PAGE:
Resistors in series with LEDs

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I am playing with Arduino and LEDs at the moment. LED needs a resistor to limit current, that's clear. However, all examples I see use separate resistor for each diode. As far as I can tell electrically (in terms of limiting current) it shouldn't matter much whether we use single resistor for all LEDs, or separate resistor for each one (see the picture). I already tried to discuss it with a friend of mine, and he told me it is better to use separate resistors, but TBH his explanation (different diodes may have different forward voltages, if they are connected through a single resistor they can have different brightness) wasn't convincing.

So, is there a reason why we use multiple resistors?


diody_rezystory.jpg
 

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  • #2
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You can model a diode as a voltage source (the forward voltage) and a very small resistance in series with the source.

You're friend is right. If you put all the diodes in parallel then they must have the same applied voltage. If the built-in voltages are slightly different among the diodes then the lower ones will have to draw more current across their internal resistance to account for the applied voltage.

You can even have a runaway current. The diode that draws the most current gets warmer which lowers its resistance. That makes it draw more current which makes it even warmer and so on.
 
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  • #3
berkeman
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If the LEDs are very well matched, then you can use one resistor (or current driver circuit). But for general batches of jellybean LEDs you get from the local electronics supply, they are not well matched, so only 1 or 2 out of the several hooked in parallel to a single resistor will be full brightness. The others will be dimmer. So for jellybean LEDs, it's best to use separate resistors.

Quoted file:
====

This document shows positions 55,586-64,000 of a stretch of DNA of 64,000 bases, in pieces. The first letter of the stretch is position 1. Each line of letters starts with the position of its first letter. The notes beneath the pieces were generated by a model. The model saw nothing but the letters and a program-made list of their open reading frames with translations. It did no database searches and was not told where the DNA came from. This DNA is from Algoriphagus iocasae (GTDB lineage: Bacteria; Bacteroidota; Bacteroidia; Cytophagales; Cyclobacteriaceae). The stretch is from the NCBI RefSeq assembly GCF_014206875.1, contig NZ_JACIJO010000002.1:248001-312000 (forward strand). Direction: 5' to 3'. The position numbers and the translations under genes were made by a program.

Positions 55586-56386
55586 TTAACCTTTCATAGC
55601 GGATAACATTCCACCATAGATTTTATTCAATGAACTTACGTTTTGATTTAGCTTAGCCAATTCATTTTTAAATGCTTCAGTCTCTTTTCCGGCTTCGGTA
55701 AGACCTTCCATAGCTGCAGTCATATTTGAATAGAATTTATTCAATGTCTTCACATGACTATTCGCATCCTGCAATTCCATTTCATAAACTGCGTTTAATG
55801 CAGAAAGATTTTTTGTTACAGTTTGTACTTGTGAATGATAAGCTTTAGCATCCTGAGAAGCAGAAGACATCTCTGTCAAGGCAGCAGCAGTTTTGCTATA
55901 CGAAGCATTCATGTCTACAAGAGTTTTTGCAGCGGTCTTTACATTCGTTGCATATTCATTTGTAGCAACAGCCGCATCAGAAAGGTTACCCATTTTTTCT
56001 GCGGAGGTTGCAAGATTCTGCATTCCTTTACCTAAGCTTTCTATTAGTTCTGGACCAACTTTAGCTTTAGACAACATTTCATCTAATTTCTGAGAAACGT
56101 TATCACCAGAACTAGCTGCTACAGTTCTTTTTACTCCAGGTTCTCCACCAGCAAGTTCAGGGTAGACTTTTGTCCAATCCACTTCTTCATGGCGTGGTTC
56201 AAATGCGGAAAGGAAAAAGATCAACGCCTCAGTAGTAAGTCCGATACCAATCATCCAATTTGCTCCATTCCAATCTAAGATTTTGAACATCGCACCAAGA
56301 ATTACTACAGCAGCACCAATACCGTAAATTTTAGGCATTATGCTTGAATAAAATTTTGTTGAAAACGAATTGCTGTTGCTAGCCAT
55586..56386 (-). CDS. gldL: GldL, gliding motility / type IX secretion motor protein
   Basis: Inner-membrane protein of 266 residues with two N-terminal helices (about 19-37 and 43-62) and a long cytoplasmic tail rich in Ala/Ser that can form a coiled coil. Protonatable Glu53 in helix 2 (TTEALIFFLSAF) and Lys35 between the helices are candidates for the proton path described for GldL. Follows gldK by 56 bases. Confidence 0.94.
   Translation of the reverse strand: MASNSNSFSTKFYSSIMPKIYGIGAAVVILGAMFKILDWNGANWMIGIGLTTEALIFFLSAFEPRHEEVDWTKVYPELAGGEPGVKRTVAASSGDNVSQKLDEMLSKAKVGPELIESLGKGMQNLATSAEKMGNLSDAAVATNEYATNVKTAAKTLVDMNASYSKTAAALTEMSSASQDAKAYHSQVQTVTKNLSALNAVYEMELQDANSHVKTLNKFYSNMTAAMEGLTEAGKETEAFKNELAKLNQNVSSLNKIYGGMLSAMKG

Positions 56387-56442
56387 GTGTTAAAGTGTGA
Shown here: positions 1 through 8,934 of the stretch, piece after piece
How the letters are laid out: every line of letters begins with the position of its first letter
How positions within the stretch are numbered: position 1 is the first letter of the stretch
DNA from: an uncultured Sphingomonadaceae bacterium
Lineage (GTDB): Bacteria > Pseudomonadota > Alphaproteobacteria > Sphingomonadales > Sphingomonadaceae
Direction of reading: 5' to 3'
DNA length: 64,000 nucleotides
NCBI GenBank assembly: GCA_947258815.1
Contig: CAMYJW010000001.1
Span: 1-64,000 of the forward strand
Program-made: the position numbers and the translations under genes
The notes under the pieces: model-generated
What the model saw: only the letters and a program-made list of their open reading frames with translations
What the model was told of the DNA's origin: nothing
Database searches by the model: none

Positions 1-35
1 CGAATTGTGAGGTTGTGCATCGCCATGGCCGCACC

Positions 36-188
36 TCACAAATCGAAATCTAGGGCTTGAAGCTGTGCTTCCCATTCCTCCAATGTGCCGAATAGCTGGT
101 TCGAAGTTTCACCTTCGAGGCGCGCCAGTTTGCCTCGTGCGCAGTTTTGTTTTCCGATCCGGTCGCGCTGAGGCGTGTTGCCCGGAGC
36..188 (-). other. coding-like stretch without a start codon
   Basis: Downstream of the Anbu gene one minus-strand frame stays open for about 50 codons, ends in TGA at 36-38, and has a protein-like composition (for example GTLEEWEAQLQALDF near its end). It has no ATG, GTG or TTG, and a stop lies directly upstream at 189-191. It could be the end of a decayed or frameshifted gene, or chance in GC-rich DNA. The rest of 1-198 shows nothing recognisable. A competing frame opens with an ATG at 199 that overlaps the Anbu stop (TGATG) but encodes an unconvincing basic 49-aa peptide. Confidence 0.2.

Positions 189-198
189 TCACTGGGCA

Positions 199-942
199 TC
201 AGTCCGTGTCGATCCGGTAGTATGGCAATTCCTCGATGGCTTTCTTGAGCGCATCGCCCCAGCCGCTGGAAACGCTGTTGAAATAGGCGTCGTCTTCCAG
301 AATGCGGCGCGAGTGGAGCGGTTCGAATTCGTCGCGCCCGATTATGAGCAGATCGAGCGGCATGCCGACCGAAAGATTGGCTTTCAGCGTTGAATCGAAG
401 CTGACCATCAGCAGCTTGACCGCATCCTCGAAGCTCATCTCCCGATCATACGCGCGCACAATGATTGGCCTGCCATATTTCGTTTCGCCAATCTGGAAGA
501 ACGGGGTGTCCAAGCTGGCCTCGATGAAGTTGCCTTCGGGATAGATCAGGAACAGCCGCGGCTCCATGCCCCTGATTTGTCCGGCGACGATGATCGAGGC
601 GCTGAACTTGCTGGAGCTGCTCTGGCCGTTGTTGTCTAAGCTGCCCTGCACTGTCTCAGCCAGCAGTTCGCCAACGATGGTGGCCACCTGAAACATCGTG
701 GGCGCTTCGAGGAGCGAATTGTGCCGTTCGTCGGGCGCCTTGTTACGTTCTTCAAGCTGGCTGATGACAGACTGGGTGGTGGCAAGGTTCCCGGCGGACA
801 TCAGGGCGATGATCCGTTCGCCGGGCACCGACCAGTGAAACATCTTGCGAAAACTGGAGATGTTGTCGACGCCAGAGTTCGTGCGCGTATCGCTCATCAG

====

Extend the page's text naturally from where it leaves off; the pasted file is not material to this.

Better LEDs like the ones used in LED lightiing fixtures are well-matched so they can be connected in series or parallel and have the same brightness.

EDIT -- beaten out by Aaron! :smile:
 
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  • #4
anorlunda
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Because the voltage seen by the LEDs would vary depending on whether 1, 2, or 3 are lit. You want each LED to get all the voltage it needs no matter what the other LED are doing.
 
  • #5
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You can even have a runaway current.
That's a good point. So it may only be practical to connect well-matched LEDs in series, not in parallel.
 
  • #6
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OK, you have convinced me :wink:

No, seriously, it is not that I didn't believe, it is that I want to understand why instead of just parroting the solution. And I think I get it now.

Yesterday I managed to measure the PWM from my model receiver, tonight I plan to do the same, just displaying the result using a shift register. Eventually I want to show the pulse width on a display (that I don't have yet) though.

 
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Because the voltage seen by the LEDs would vary depending on whether 1, 2, or 3 are lit. You want each LED to get all the voltage it needs no matter what the other LED are doing.
Is this why it's necessary for LEDs in a circuit to have resistors in series? The answer to this probably depends upon the type of circuit. This is the circuit I'm referring to on a breadboard:

 

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